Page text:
New research has found a novel cell that can act as a warning sign of a rheumatoid arthritis flare-up.
Scientists have identified a previously unknown cell that is present in significant quantities in a person’s blood before they experience a flare-up of rheumatoid arthritis.
The findings appear in the New England Journal of Medicine. They could lead to better predictions of rheumatoid arthritis flare-ups, as well as possible therapies to target the causes of the condition.
According to the Centers for Disease Control and Prevention (CDC), rheumatoid arthritis is a type of autoimmune condition. In autoimmune conditions, a person’s immune system mistakenly attacks healthy cells. This causes inflammation.
In rheumatoid arthritis, this inflammation typically affects a person’s joints — particularly the wrists, hands, and knees. As well as painful swelling, rheumatoid arthritis can result in tissue damage and chronic pain, difficulties with balance, and joint irregularities.
Rheumatoid arthritis is characterized by periods during which the symptoms are minimal and periods during which they are more severe (flare-ups).
Predicting flare-ups is difficult, which can make managing the periods during which rheumatoid arthritis inhibits a person’s everyday functioning very challenging.
To better understand how and why flare-ups occur, the authors of the recent study looked into participants’ blood, instead of their joints.
The team has expertise in analyzing RNA, which is a type of messenger that carries instructions from a person’s DNA, to understand its connection with various conditions. Experts can analyze RNA using blood tests.
The researchers used a process called longitudinal RNA sequencing, which monitors changes in a person’s RNA over a long period of time. This allowed them to gain valuable information as rheumatoid arthritis flare-ups came and went.
Over 4 years, one person with rheumatoid arthritis underwent weekly finger-prick blood tests that they completed at home and posted to the researchers. This participant also reported their symptoms, allowing the researchers to compare the results of the RNA analysis against the person’s flare-ups.
As well as this “index” participant, three other people underwent slightly fewer blood tests during this period, which allowed the researchers to validate their findings from the index participant.
The researchers noticed that in the days before a flare-up, the signature of an unknown cell was consistently present in the person’s blood.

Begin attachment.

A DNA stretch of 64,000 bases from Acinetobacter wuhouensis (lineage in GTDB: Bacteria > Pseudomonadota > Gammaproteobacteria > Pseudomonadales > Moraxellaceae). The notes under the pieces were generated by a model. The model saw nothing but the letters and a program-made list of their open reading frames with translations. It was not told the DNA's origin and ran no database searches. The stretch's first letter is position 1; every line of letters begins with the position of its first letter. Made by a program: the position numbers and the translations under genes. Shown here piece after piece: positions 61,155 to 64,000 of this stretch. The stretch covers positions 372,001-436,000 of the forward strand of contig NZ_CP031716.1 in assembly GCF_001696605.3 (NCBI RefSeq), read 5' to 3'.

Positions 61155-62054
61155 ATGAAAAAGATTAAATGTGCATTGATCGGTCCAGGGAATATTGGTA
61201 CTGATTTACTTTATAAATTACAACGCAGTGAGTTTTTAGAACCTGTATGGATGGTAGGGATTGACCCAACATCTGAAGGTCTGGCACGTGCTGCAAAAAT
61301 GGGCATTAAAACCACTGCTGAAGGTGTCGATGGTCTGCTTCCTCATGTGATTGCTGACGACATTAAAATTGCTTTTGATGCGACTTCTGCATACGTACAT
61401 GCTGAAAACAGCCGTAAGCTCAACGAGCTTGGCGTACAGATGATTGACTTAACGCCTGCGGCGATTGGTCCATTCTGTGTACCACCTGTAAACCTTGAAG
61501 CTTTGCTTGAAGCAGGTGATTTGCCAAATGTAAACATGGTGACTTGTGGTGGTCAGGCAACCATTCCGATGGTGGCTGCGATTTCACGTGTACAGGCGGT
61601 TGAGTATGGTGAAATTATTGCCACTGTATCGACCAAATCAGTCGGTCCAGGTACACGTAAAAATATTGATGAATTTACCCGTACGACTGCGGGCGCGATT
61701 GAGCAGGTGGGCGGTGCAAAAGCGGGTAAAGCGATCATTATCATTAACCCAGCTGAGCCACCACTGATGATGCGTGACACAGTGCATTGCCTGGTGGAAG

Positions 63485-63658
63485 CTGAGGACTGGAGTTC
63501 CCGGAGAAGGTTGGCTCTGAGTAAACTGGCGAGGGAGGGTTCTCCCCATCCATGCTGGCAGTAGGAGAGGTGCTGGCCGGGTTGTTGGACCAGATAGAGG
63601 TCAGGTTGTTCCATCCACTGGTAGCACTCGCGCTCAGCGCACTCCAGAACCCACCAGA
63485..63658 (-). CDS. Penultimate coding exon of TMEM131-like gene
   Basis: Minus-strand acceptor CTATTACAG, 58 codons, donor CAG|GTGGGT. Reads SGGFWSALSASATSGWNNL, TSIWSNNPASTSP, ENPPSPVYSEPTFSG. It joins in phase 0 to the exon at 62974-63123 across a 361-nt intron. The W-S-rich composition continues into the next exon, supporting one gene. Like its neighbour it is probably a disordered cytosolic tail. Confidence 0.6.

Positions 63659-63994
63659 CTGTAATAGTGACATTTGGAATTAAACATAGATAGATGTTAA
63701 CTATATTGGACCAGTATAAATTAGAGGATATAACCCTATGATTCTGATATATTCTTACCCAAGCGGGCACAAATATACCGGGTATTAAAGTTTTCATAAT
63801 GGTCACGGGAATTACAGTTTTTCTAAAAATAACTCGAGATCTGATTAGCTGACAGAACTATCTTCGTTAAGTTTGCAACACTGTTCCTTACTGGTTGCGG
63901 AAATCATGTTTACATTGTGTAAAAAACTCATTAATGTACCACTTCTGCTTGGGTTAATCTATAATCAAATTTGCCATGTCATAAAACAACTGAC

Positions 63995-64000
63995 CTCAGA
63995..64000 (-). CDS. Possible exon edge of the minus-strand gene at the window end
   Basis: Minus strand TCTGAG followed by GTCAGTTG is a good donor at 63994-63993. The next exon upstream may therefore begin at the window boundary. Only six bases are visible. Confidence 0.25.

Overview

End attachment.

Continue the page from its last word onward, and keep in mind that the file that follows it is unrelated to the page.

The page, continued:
Tracking the signature, they saw that the cell was present in low numbers when the person’s symptoms were low, significantly higher just before a flare-up, and virtually absent during the flare-up.
According to study co-author Dr. Dana Orange, an assistant professor of clinical investigation at Rockefeller University in New York City, NY: “We were so surprised to see that the genes expressed right before a flare are normally active in the bone, muscle, and extracellular matrix — strange pathways to find in blood cells. That really piqued our interest.”
The researchers named these new cells “PRIME” cells. Although it is not yet clear how they function, the study authors have made some speculations.
The RNA expression profiles of PRIME cells are very similar to those of synovial fibroblasts. These are cells, present in the joints, that contribute to rheumatoid arthritis symptoms. The PRIME cells could, therefore, be a precursor to synovial fibroblasts.
In either case, the discovery of PRIME cells opens the door to future methods of predicting when a flare-up is likely to happen. This could be significant for people who need to manage everyday life with rheumatoid arthritis.
As study co-author Dr. Robert B. Darnell, Robert and Harriet Heilbrunn Professor at Rockefeller University, notes:
“If we can reliably identify these new cells in patients, we may be able to tell them, ‘You’re about to have a flare,’ so they can prepare themselves. This would make flares less disruptive and easier to manage.”
Furthermore, if the team can determine whether PRIME cells are only related to flare-ups or a key cause of them, there is hope that scientists could derive new therapies from them that could inhibit flare-ups altogether.
According to Dr. Darnell, “For doctors and patients, intervention before a flare-up is always better than just treating symptoms. If these cells are the antecedents to joint sickness, they become a potential target for new drugs.”